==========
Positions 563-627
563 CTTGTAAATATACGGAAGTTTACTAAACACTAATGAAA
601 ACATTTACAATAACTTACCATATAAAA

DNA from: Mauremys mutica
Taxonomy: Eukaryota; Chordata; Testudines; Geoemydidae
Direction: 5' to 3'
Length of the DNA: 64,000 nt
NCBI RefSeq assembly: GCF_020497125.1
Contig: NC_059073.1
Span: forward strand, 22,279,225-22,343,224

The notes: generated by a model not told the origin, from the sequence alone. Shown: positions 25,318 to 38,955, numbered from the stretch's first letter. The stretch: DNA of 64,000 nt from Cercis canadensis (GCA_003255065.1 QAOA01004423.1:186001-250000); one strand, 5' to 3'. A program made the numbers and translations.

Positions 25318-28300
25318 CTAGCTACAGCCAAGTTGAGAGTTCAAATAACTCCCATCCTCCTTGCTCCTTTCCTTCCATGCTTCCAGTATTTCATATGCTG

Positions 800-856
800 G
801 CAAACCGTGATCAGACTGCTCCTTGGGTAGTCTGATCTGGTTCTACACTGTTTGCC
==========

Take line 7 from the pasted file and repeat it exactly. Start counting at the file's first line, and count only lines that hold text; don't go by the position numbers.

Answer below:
Length of the DNA: 64,000 nt